It's Tihar and you should try these flavours from TaraiSprinkle some of Tarai's sweet and savoury tastes onto your festival food haul.
Diwali in Tarai isn’t just about lights and rangoli, it’s also about food. Even though the stove isn’t lit for an evening of celebrations, families spend the entire day preparing delicacies they can share later in the evening. Not only is it a time for families to bond, but also a time when everyone tries to experiment and learn how to cook. The Tarai’s palates are diverse, and different from what people from other parts of the country are used to. Here are some recipes you can try this Diwali to grasp some of the many southern Nepali flavours.
Makhana or fox nuts are water lily seeds that are found abundantly in this region. Makhana Kheer is a staple during Diwali and also a very nice break from rice kheer.
It can be prepared within 20 minutes and has a sultry and decadent texture. Here's the full recipe.
Purukiya are deep-fried dumplings made out of all-purpose flour stuffed with sweet fillings. They also go by the name of Gujiyas. They are mostly filled with semolina flour and dry fruits. However, jaggery, khuwa and chocolates are some fun and contemporary fillings to try too. Here's the full recipe.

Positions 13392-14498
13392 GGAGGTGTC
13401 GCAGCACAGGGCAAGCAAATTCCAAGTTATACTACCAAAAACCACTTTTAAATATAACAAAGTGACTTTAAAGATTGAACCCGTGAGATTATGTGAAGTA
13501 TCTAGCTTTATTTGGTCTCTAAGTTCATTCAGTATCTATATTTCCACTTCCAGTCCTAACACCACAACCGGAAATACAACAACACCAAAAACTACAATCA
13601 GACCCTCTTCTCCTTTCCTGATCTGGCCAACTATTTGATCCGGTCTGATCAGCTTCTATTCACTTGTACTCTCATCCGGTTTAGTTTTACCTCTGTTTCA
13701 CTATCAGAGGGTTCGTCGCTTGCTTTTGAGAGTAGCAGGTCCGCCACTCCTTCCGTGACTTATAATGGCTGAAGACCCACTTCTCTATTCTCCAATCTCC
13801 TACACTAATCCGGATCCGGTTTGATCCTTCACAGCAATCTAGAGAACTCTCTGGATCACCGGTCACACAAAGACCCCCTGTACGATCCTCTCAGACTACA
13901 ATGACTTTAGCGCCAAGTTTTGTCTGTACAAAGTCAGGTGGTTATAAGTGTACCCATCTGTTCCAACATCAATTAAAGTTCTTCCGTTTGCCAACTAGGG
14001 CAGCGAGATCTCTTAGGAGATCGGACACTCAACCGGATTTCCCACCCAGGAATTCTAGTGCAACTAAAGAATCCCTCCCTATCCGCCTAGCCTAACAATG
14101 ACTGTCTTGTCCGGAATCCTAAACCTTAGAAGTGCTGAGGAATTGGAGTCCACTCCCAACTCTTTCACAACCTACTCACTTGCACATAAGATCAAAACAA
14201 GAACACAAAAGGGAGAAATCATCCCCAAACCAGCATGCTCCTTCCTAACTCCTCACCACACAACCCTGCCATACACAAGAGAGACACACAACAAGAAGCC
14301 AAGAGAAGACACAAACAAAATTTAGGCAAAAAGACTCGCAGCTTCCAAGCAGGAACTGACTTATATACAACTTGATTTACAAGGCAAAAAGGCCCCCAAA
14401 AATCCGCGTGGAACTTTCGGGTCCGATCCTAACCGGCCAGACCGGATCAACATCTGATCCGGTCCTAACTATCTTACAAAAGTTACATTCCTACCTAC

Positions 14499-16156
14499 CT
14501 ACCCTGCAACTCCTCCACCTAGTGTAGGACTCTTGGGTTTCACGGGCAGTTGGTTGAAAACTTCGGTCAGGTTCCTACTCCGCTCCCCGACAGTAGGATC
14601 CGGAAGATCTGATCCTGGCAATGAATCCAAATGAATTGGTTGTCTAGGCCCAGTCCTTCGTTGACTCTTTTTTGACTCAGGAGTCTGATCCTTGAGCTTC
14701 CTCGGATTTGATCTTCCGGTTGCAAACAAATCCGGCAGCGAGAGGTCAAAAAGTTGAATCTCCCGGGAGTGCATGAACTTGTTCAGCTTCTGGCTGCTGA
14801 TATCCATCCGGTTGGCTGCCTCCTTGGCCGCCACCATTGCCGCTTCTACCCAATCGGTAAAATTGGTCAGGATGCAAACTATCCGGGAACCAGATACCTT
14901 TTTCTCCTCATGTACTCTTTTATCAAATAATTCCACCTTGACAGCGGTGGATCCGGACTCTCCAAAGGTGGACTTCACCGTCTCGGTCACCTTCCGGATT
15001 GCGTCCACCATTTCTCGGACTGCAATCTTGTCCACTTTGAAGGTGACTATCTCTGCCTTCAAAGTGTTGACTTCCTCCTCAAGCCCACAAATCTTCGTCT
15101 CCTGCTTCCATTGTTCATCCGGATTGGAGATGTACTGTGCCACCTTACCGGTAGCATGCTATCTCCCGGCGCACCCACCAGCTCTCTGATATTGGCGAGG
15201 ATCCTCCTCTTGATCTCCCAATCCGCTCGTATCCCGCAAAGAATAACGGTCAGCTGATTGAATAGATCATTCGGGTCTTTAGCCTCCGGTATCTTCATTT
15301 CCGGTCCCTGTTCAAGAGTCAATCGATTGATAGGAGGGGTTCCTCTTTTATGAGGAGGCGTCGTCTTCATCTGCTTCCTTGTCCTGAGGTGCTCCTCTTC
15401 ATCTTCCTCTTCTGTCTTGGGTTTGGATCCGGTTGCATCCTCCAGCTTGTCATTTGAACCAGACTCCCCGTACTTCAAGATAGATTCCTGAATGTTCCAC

Kadhi badi is a mix of thick gravy that is served with pakodas made of chickpea flour. It’s dense, a little sour and is mostly served with rice. Kadhi badi is usually made in southern households on special occasions, Diwali being one of them. Here's the full recipe.
Besan ko tarkari
Besan ko tarkari is a good vegetarian substitute for fish curry on Diwali. Like Kadhi badi, it is also prepared on special occasions, however, it is also cooked when a household is running out of greens in the kitchen. Here’s how you make it.